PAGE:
Liaoning province on the border with North Korea in
northeast China has some of the richest magnesite resources in
the world, with reserves estimated at 3.25bn tonnes and
production capacity of around 10m tpa. The main deposits are
located around the Haicheng and Dashiqiao area of Anshan and
Haicheng produces raw magnesite while Dashiqiao has a number of
facilities for processing refractory magnesia products.
These two regions are home to nearly 100 magnesite mining
companies and 500 businesses involved in the magnesium supply
chain. Collectively, they produce 5m tpa caustic calcined
magnesia (CCM), 3m tpa deadburned magnesia (DBM) and 2m tpa
fused magnesia (FM).
However none of these companies rank in the top 10 global
magnesia producers, since the Haicheng and Dashiqiao magnesium
industries are made up of small and medium-sized businesses,
engaged in fierce competition and price wars.
According to Guodong Zhang, director of the Liaoning
Nonmetallic Mineral Industry Association, despite weak demand
for refractory magnesia in China, many of the larger
corporations are still managing to accrue significant
Smaller companies are being targeted for consolidation by
the association, which is pursuing government-backed policies
to upgrade Liaoning’s magnesia supply chain and
protect the local magnesite resources for the largest companies
with the most sophisticated mining and processing
Efforts to reform Liaoning’s magnesia industry
have been hindered by a dysfunctional local political system,
which is mired in corruption allegations. In September this
year, state investigators exposed an electoral bribery scandal
– the first case of its kind since the Chinese
republic was founded in 1949.
This political dysfunctionality has bled into
Liaoning’s economy. In the first half of 2016,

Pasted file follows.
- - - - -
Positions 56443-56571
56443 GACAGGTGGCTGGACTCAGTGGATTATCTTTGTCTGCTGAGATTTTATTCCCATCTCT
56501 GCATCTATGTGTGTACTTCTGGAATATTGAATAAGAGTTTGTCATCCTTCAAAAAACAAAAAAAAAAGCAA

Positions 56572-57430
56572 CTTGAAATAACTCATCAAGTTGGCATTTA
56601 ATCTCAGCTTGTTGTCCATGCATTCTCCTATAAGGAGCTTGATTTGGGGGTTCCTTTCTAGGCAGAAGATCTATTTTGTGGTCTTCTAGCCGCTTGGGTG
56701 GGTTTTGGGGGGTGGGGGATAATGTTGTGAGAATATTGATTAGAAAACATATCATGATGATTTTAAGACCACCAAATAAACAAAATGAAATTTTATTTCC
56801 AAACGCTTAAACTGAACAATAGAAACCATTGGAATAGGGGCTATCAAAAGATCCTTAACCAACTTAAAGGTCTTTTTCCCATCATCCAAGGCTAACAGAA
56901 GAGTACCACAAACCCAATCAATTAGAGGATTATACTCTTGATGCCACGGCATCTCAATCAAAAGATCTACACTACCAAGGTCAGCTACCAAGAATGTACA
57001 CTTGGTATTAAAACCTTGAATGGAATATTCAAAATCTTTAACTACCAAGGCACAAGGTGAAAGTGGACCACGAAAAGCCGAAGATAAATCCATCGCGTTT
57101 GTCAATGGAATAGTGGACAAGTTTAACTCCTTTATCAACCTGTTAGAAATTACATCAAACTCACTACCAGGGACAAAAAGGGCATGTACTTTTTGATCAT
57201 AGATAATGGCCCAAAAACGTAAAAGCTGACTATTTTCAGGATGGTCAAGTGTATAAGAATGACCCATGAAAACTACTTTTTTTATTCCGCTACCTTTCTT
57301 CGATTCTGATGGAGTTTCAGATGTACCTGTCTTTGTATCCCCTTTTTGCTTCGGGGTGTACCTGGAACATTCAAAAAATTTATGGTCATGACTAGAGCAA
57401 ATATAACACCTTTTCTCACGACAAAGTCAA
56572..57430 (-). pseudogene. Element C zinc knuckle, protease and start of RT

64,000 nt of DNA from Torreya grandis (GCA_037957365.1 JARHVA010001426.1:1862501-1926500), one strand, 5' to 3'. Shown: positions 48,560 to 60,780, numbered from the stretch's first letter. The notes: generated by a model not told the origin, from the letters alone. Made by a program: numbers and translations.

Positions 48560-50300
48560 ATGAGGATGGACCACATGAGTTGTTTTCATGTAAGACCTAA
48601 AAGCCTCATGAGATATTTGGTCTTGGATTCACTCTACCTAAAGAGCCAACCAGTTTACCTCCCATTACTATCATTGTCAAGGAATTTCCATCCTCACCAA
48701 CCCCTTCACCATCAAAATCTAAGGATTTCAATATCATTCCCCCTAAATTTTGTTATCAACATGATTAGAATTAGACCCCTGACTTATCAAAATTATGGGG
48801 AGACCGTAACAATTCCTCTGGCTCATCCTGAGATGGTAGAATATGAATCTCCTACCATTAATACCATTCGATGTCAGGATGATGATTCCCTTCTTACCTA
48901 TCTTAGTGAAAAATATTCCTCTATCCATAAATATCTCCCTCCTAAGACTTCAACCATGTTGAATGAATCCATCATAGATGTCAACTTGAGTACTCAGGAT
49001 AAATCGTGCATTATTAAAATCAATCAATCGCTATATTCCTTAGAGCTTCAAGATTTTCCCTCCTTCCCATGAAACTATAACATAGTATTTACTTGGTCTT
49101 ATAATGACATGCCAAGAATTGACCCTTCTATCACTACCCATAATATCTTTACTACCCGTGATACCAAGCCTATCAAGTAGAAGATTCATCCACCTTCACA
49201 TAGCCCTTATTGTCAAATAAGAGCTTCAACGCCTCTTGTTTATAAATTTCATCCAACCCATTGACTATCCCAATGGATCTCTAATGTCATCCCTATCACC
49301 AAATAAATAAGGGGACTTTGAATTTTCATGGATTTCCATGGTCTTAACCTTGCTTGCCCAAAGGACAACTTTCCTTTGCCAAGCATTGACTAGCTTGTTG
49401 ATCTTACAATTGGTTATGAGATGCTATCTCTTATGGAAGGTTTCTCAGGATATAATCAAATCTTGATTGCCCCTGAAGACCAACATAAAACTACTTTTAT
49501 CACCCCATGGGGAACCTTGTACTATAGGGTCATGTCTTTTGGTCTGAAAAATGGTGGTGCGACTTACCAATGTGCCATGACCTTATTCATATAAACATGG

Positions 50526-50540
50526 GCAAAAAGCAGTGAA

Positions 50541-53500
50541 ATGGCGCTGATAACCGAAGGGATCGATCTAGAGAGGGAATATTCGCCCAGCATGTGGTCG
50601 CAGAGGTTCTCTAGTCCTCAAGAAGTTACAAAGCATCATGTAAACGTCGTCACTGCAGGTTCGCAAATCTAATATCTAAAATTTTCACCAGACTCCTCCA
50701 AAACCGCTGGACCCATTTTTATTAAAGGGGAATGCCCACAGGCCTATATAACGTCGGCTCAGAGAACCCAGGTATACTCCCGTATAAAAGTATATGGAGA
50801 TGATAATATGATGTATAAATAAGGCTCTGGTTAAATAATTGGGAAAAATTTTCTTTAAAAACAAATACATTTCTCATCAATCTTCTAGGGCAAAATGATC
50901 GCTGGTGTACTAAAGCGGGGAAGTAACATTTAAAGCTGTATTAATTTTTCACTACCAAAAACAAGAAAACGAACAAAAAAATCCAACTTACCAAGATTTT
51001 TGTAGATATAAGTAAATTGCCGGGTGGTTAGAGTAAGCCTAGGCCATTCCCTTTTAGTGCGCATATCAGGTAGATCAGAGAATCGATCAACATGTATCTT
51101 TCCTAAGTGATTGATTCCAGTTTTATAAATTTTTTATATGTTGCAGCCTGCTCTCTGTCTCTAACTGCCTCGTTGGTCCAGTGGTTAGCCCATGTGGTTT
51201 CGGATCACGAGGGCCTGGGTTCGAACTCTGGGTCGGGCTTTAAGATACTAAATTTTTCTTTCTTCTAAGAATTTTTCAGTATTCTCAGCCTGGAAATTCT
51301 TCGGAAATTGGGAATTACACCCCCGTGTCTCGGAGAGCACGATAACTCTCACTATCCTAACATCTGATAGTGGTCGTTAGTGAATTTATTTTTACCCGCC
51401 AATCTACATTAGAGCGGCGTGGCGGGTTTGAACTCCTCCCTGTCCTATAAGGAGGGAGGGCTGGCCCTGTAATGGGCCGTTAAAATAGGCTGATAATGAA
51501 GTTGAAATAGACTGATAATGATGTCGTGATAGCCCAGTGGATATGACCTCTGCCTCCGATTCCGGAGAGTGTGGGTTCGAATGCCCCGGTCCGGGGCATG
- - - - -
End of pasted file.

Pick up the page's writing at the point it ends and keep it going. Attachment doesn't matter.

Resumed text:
Liaoning was the only province in China to register a
contraction in its economy, while the average GDP growth in the
rest of China was 6.7%, according to official statistics. The
province’s debt-to-GDP ratio by the end of 2015
stood at 158%, one of the highest in the country.
Census data shows that the population of Liaoning fell by
90,000 in 2015, the first decline in 17 years, as economic
migrants left the province to work elsewhere in
The political and economic situation in Liaoning has
deterred private investment in the province and this has been
felt acutely in the magnesia industries of Haicheng and
Dashiqiao. Whole swathes of Yingkou city, which incorporates
the district of Dashiqiao, lie deserted. This includes recently
constructed international hotels and the city’s
Average wages for workers in Liaoning’s magnesite
mines and processing plants are around Chinese renminbi (Rmb)
3,500-6,000 ($517-887*) per month, however competition from
other, less dirty industries makes it difficult for magnesia
companies to attract staff.
|The Howard Johnson
Hotel, where the last China Magnesia Expo was
held, lies in the barren hi-tech development zone in
Yingkou. Behind it is a completely deserted community,
known locally as Yingkou’s "ghost
Liaoning's magnesia industry
Depending on detailed product specifications, the size of
orders, delivery terms, quantity, export quotas and licences,
export prices for Liaoning magnesia can vary by up to $50/t
Export taxes on CCM, currently stand at 5%, whereas DBM and FM
are both subject to export duties of 10%.
Dashiqiao-based Hongyu Refractories Co., one of
Liaoning’s largest refractory magnesia exporters,
expects export prices for magnesia may rise by up to $20/tonne
over the next few months owing to a sharp rise in the cost of
coal, used to fuel furnaces and kilns at processing plants.